Positive Dairying in the global marketplace

Face the reality of global markets – and the price volatility that goes with them…that’s the message from independent agricultural economist Séan Rickard, speaking at the OMSCo conference this week.

The Positive Dairying: Winning in a global marketplace event saw dairy farmers, industry leaders and stakeholders pack the National Motorcycle Museum in Birmingham for a fascinating and thought-provoking day that saw a range of highly respected speakers delivering their thoughts and opinions of the future of this vital British industry.

Séan focussed on the future options for those in this sector. “UK dairy farming is now part of a global industry and is therefore subject to the vicissitudes of short term shocks to global markets, and longer term global trends,” he said. “Even relatively small mismatches between supply and demand lead to large fluctuations in price. Surviving dairy farmers must learn to cope with greater volatility.

“The dairy industry, and particularly UK farmers, needs a new mindset: not only to deal with short term volatility, but also with the longer term global opportunities and sustainability challenges,” he explained.

Individual farmers have four options,” he added. “The first is to leave the industry. The second is to adjust by increasing productivity and/or increasing returns, which is obviously only an option where the farm has the scope and ability to improve. Thirdly, they can adopt a buffer capability strategy whereby you are able to weather an input or output price shock without substantial change or, lastly, make a radical change by investing in horizontal or vertical diversification which is high risk and, in truth, only a few will succeed here.

“Worldwide, the underlying trend in demand for dairy products is expected to rise at 2% per year and the removal of EU quotas gives the UK dairy industry an opportunity. Remember, we have some of the best dairy dairies in the world,” he concluded. “This gives us enormous opportunities. Let’s take action now to get ahead.”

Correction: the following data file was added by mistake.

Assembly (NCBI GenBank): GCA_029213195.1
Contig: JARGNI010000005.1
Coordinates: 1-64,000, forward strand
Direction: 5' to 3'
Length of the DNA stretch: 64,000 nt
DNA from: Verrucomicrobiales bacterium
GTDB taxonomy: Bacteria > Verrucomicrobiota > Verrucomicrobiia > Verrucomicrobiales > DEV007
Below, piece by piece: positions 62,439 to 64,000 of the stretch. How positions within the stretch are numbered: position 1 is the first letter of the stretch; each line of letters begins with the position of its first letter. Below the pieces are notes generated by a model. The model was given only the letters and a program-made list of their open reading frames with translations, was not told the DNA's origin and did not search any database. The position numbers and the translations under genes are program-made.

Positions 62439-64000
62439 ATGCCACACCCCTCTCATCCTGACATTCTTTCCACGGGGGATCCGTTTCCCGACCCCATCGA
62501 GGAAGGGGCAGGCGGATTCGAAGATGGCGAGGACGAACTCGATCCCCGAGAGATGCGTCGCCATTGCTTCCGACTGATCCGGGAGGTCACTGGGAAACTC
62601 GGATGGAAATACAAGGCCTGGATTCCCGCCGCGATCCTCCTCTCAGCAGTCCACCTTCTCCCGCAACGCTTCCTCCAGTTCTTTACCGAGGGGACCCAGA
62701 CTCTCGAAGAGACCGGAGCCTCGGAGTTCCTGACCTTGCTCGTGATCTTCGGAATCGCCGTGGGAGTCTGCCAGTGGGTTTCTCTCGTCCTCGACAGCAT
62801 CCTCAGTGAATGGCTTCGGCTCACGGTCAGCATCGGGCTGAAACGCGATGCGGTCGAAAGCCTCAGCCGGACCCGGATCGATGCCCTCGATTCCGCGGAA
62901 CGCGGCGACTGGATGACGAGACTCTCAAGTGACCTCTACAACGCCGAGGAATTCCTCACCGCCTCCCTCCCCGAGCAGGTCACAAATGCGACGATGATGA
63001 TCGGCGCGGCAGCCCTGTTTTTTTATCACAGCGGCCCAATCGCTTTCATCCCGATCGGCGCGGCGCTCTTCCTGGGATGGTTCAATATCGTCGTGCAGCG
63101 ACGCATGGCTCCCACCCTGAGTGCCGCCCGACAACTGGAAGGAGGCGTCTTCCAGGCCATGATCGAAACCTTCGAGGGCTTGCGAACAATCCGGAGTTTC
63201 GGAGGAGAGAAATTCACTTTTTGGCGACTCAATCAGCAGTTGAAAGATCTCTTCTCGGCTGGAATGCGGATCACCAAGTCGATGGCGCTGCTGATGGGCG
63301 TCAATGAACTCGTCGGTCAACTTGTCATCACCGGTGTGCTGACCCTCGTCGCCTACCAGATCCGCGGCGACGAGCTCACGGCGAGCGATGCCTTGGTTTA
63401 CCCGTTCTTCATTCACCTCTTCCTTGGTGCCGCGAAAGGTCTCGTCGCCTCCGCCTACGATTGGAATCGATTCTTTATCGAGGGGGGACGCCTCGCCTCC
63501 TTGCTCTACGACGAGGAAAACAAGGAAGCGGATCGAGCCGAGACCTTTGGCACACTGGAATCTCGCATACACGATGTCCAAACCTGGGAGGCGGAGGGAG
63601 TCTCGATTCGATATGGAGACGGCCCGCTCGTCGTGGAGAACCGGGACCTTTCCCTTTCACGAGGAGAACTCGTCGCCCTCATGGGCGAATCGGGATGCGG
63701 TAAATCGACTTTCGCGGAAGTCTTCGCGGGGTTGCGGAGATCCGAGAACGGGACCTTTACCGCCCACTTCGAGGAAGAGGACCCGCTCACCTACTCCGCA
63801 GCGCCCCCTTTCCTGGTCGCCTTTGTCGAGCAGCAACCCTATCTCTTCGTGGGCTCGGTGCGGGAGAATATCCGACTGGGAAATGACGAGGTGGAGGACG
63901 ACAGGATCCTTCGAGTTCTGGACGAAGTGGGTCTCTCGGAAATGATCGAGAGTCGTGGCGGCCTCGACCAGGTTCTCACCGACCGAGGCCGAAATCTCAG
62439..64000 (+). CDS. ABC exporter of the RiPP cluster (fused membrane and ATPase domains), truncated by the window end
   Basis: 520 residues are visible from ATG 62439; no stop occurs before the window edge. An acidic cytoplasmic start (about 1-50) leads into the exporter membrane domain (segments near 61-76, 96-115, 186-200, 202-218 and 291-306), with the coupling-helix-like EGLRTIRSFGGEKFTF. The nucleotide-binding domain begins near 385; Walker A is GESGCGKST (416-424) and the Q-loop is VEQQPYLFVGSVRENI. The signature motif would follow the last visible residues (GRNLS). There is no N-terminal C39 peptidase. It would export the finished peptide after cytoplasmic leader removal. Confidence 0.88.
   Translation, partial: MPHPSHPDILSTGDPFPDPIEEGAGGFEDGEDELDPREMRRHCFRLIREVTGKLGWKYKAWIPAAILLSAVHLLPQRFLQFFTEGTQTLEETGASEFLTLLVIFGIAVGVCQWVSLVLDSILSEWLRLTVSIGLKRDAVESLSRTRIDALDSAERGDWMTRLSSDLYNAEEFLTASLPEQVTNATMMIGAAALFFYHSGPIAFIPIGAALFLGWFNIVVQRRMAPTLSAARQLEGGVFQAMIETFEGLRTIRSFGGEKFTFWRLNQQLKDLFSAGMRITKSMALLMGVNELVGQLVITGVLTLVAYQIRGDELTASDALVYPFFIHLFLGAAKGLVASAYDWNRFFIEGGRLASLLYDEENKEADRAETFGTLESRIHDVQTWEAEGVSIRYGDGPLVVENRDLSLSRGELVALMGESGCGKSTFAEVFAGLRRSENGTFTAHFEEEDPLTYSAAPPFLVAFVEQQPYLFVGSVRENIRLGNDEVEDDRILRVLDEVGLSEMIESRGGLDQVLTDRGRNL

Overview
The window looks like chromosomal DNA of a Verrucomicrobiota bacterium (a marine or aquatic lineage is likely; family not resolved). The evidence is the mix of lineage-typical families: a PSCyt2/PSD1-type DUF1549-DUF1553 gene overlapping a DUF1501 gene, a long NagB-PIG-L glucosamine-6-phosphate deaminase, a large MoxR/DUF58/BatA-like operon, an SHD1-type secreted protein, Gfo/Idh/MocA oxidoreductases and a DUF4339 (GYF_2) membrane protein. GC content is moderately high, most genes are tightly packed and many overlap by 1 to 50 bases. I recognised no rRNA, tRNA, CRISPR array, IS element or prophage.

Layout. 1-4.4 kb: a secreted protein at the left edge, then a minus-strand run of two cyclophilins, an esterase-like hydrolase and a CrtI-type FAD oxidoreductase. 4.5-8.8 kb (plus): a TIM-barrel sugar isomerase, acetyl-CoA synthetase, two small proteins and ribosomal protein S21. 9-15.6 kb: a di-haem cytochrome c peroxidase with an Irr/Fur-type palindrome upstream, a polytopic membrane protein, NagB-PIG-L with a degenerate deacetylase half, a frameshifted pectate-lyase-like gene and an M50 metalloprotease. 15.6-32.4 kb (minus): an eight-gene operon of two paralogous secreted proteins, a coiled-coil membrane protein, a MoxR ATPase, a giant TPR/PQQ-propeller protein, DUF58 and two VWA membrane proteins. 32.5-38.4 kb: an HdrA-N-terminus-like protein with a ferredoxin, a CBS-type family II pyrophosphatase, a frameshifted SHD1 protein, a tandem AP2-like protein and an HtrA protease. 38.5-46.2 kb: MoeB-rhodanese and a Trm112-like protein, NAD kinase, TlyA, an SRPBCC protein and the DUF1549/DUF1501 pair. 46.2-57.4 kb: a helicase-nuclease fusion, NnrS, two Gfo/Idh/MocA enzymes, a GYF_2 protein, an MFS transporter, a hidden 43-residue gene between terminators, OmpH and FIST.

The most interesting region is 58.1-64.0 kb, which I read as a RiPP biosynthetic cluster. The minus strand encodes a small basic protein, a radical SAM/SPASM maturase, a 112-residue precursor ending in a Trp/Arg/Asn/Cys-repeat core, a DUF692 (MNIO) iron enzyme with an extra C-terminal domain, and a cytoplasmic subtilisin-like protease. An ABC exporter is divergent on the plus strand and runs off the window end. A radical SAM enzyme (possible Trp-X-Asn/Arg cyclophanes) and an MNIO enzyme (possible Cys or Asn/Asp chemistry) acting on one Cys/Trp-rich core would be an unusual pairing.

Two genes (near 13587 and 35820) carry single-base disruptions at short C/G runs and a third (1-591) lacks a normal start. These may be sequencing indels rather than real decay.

A lively political debate between Neil Parish, MP for Tiverton and Honiton, and Heather Wheeler MP, chair of the All Party Parliamentary Group for Dairy, ended with a show of hands demonstrating a clear preference for staying in Europe for the long-term.

John Giles, divisional director, Promar International, added his thoughts to the global marketing situation faced by the industry stressing how the mid to long term future of the dairy industry did look strong – however the industry could takes lessons from other sectors to succeed.
“We mustn’t get obsessive about the short term challenges,” he warned. “Obviously we need to manage our businesses accordingly, but we must not lose sight of the global opportunities. “We can take transferrable lessons from other sectors, see how they protect their brand, how they invest in R&D, consider how value, not volume, can drive a business and innovate.”

Next up was a lively question and answer session, chaired by Ian Potter, covering topics from Chinese organic certification, trust within the supply chain , European competition, the marketing strategy of liquid milk, Government regulations, the influence of global currencies and how best to spend levy money.
Concluding the day were three technical and extremely informative presentations from Jo Scamell, Ground level Nutrition, Wil Armitage, organic dairy farmer from Leicestershire, and Roger Blowey, dairy vet.

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